SH formed the view that the property had been sold at an undervalue and commenced proceedings against D in relation to this and a number of other pre-liquidation transactions that had not been investigated by SG. He took the view not to join SG as a party to the proceedings as, by this point, she was bankrupt and as such there would have been no benefit to the creditors in doing so.
D had personally caused the company to make payments to a creditor amounting to £19,000 as well as personally making a number of cash machine withdrawals.
The issue for the court to decide was whether D’s duties as director survived the onset of administration and subsequent liquidation. The judge noted that by virtue of Section 170(2) CA06, even a person who ceases to be a director remains subject to the duties in Sections 175 and 176 CA06. In any event, there are no provisions within the insolvency Act 1986 (IA86) which have the effect of removing a director from office when a company enters administration or liquidation. Furthermore, the Companies Act 2006 specifically states when a particular provision does not apply in the event of administration or liquidation. There are no such exclusions in respect of Sections 171 to 177 CA06.
In light of the above the judge held that D continued to owe to the company all the duties set out in Sections 171 to 177 CA06 after the company entered administration. He had purchased the property from SG at a significant undervalue and in doing so he had breached his fiduciary duty to the company under Section 172(3) CA06 as he had no regard for the interests of creditors and acted entirely out of self-interest. The court must ask itself whether an intelligent and honest man in the position of a director of the company could, in the circumstances, have reasonably believed that the transaction was for the benefit of the creditors as a whole. The answer is plainly 'no'.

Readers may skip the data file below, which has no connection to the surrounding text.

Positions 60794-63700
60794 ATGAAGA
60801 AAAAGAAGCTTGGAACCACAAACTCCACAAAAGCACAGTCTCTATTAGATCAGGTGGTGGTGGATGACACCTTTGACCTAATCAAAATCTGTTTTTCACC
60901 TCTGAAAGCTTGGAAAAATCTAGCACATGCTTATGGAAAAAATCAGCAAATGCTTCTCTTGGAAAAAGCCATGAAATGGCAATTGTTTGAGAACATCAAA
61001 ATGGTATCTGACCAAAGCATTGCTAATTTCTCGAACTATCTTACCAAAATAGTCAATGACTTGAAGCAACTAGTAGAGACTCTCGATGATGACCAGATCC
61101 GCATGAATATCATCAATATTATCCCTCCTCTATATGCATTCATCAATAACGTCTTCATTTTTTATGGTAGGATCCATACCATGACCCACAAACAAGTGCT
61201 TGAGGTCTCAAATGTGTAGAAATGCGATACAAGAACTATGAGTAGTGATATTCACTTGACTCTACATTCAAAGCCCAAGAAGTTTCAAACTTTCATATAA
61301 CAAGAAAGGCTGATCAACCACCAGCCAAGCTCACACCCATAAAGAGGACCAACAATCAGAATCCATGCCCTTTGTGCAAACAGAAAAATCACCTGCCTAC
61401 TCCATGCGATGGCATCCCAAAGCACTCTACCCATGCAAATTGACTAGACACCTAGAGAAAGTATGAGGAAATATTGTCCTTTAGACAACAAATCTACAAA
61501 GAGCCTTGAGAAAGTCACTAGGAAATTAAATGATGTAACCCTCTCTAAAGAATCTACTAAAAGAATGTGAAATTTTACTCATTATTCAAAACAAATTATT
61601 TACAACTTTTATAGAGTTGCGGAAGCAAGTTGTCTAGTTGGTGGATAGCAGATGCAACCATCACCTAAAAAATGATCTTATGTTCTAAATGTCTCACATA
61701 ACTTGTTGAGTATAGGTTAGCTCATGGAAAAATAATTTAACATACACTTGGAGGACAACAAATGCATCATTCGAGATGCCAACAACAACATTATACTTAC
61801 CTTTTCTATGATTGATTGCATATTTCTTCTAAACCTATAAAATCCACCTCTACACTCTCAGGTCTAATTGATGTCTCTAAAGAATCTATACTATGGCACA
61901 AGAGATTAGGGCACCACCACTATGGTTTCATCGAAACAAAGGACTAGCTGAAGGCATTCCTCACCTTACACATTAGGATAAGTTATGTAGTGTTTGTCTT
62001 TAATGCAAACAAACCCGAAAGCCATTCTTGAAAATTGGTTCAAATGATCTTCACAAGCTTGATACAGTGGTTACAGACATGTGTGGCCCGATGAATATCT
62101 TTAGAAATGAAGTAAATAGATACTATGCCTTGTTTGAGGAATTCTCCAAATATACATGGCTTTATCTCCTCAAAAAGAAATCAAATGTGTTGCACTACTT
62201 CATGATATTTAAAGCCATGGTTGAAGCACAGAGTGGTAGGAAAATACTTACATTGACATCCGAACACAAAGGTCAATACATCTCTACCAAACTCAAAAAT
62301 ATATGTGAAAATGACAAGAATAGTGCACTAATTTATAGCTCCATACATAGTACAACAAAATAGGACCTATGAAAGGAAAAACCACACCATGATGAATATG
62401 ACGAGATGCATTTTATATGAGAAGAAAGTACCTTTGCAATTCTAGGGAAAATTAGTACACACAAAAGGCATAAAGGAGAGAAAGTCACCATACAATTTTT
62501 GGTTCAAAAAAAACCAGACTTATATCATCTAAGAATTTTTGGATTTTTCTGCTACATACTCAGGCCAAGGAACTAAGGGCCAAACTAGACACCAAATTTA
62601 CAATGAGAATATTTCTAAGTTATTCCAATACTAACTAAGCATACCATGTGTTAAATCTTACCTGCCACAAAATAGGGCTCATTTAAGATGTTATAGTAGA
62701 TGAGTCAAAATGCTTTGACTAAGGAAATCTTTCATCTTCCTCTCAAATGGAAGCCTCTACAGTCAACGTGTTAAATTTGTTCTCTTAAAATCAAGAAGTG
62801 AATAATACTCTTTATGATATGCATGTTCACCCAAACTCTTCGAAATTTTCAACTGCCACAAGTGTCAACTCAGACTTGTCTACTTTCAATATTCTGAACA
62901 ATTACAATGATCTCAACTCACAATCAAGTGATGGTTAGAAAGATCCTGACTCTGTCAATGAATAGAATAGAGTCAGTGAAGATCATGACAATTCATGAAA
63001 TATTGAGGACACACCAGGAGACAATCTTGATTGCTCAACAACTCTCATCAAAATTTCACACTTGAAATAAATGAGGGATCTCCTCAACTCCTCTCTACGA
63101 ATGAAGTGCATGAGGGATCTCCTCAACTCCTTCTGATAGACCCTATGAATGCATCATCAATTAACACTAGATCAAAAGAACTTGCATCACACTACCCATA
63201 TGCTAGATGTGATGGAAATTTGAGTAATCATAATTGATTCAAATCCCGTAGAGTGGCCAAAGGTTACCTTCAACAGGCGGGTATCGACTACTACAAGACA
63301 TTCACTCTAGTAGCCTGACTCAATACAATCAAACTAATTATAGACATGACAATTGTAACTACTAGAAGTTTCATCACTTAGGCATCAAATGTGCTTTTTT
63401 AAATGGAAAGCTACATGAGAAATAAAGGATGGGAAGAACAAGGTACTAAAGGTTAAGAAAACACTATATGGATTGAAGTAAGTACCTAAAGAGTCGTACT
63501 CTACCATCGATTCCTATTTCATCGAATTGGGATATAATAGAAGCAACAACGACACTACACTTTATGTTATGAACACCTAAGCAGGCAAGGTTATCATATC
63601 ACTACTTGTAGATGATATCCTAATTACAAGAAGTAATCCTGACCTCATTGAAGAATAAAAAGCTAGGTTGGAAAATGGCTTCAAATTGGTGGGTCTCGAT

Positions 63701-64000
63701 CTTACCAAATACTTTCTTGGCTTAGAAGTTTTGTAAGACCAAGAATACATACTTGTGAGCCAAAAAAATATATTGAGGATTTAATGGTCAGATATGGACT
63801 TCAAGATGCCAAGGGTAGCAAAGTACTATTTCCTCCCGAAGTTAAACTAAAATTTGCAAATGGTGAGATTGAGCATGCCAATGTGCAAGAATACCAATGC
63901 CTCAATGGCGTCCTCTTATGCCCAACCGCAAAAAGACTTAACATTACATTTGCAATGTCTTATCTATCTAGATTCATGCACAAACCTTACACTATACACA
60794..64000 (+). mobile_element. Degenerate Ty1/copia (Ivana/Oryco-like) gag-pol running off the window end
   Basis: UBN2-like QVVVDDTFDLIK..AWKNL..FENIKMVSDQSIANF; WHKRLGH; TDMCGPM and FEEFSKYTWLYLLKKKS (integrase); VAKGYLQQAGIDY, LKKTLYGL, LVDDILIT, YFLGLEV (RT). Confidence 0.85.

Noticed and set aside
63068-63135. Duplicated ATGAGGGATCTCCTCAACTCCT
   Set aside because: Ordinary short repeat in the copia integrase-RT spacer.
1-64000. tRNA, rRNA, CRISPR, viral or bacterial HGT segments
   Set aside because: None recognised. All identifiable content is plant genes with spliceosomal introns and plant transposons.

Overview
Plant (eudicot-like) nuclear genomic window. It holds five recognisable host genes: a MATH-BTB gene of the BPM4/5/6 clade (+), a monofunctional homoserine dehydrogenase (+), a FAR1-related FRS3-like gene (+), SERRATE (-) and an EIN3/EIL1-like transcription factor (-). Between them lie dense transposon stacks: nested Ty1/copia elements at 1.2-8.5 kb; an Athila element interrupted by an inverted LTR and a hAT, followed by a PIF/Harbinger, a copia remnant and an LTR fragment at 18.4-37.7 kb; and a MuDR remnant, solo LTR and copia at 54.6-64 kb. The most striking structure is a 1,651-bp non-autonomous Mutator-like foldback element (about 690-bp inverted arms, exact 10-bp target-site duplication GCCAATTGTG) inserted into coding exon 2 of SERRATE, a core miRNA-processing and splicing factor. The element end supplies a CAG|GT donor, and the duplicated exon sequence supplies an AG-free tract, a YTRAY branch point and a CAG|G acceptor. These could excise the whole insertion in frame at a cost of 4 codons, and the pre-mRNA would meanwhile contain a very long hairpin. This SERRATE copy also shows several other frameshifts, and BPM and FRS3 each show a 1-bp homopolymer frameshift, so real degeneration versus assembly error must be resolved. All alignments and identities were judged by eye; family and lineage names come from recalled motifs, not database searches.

The fact the SG had also acted in breach of her duty afforded D no defence. The judge unsurprisingly rejected submissions on behalf of D that he acted honestly and fairly and ought reasonably to be excused under Section 1157 CA06.
Although the judgment does not set out specific details of the order made against D, he would be ordered to pay the difference between the market value of the property as at July 2014 and the £120,000 he paid.
Regarding the payments, in causing or knowingly them to be made after the Company was placed in administration, D (1) failed to give proper consideration to the interests of the creditors as a whole, in particular their entitlement to share rateably in the Company's assets on a pari passu basis, contrary to s.172 CA 2006; (2) failed to exercise reasonable care, skill and diligence, contrary to s.174 CA 2006: and accordingly (3) was guilty of misfeasance under s.212 IA 1986.
The case represents a warning to all directors of insolvent companies wishing to acquire assets from an insolvency office holder. An independent valuation should always be obtained and the fact that an office holder may be willing to sell at a particular price offers no protection to a future claim for breach of duty.
This case makes it clear that directors’ duties survive the commencement of insolvency and directors should be mindful that insolvency office holders will now be scrutinising post insolvency conduct as closely as pre-insolvency conduct with a view to bringing proceedings for breach of duty where appropriate.